Aline: My topic is about the performance of the systems, and my PhD is about the inspection of large systems. Nowadays, I am working more about storage systems, and I think this is the research path I’ll follow from now on – storage systems and their deployment in Brazil.
What are the main strategies you plan to use to promote gender equality in MESol?
Aline: In MESol, it was initially five co-founders, but now we have many volunteers that bring a lot of different targets – currently, we are working on social media to increase communication, promotion, and information about gender equality for the community. There are people with us working on how to reach more women about gender equality topics.
Kathlen: We see that it is very important to network and know one another to uplift and recommend another woman, let’s say when there is a job opening. Raising data is another point that we are working on; we found an opportunity to conduct another research that c40 supports to understand who these women are, what are their challenges because Brazil is a vast country – we’d like to understand the issues from all regions. So, promotion, information, support and communication can be summarized as the strategies that we use.
What are the main challenges of MESol?
Aline: One of the challenges is financial because we like to remain independent that’s why we are all volunteers. So, it is tough to grow without either having a company or government support behind us, but we are trying to do things independently; that’s what we are proud of and like to remain that way. Of course, the pandemic made fitting in volunteering tasks to daily life a bit more challenging.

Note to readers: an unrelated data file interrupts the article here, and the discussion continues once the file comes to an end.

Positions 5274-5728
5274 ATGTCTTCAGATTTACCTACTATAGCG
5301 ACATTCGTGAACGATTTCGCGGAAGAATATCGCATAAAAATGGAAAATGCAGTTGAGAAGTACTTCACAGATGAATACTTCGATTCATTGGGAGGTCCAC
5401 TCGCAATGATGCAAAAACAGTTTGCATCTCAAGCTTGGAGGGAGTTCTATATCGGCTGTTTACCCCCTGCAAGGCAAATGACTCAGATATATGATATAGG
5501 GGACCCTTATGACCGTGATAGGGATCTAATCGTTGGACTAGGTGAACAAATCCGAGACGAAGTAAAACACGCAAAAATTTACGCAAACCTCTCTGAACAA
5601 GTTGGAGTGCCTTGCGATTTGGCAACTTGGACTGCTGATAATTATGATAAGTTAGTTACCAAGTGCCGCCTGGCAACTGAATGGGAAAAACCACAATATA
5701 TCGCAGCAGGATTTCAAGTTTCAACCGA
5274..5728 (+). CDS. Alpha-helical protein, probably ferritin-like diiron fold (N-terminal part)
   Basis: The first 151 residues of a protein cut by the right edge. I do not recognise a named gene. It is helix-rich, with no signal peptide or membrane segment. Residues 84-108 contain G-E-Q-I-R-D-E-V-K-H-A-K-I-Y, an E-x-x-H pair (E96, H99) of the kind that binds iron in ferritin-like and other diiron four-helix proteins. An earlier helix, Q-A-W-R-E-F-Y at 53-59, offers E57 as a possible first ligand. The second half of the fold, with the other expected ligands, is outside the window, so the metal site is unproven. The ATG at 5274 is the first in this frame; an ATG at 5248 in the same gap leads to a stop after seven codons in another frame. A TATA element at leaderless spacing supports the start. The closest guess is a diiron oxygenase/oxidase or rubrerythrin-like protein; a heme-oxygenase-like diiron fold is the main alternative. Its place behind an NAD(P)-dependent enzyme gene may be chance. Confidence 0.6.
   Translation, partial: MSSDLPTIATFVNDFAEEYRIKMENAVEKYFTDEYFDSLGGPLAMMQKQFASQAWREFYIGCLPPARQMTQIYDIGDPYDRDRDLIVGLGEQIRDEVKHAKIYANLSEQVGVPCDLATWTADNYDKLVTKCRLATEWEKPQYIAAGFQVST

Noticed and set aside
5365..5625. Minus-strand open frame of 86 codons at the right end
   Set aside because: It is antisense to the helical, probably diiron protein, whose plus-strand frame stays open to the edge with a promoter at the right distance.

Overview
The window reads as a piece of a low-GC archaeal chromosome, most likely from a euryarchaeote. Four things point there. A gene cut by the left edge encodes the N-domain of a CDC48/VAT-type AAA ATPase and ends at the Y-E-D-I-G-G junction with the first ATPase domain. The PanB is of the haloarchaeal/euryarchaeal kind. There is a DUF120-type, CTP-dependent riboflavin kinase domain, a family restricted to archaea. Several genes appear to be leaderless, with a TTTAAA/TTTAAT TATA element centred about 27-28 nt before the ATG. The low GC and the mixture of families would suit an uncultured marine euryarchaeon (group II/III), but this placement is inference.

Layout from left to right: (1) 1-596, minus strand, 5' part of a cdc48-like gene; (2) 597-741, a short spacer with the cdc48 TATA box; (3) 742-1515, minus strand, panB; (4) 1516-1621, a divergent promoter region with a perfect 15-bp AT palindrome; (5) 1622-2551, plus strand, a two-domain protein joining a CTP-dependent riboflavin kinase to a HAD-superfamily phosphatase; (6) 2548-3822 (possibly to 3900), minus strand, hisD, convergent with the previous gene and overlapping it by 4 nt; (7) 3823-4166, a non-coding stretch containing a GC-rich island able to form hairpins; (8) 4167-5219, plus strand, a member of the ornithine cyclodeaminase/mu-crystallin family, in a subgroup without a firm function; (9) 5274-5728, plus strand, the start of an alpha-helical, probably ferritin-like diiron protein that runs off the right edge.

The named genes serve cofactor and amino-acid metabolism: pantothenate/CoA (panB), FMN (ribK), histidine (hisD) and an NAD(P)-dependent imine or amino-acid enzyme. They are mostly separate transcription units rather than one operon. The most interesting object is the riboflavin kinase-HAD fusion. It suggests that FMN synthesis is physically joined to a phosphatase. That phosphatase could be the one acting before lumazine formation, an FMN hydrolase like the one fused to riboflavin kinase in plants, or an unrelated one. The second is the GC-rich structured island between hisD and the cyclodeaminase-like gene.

Kathlen: Structuring ourselves to find the time to coordinate volunteers is one of the challenges. I know we need to be patient with ourselves too. Since it is from the heart, we find the time to do it, but it is not always easy.
Are there any upcoming events or announcements?
Aline: We intend to make this video campaign to show it at schools and inspire young girls to step into the solar energy industry, but it hasn’t been possible yet. We are organizing virtual meetings. We are also trying to manage our webpage, but that is also in work.
Kathlen: We might organize something in Intersolar here in Brazil, but it is not certain yet. We are about to release a podcast. We are launching an event of virtual round-table; it is a more closed, internal event.
We wish you all the success! Thank you so much for your time.
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Note: This interview is conducted by SEE Audience Contact manager Carolina Garcia, transcribed and edited by creative team member Merve Özcaner.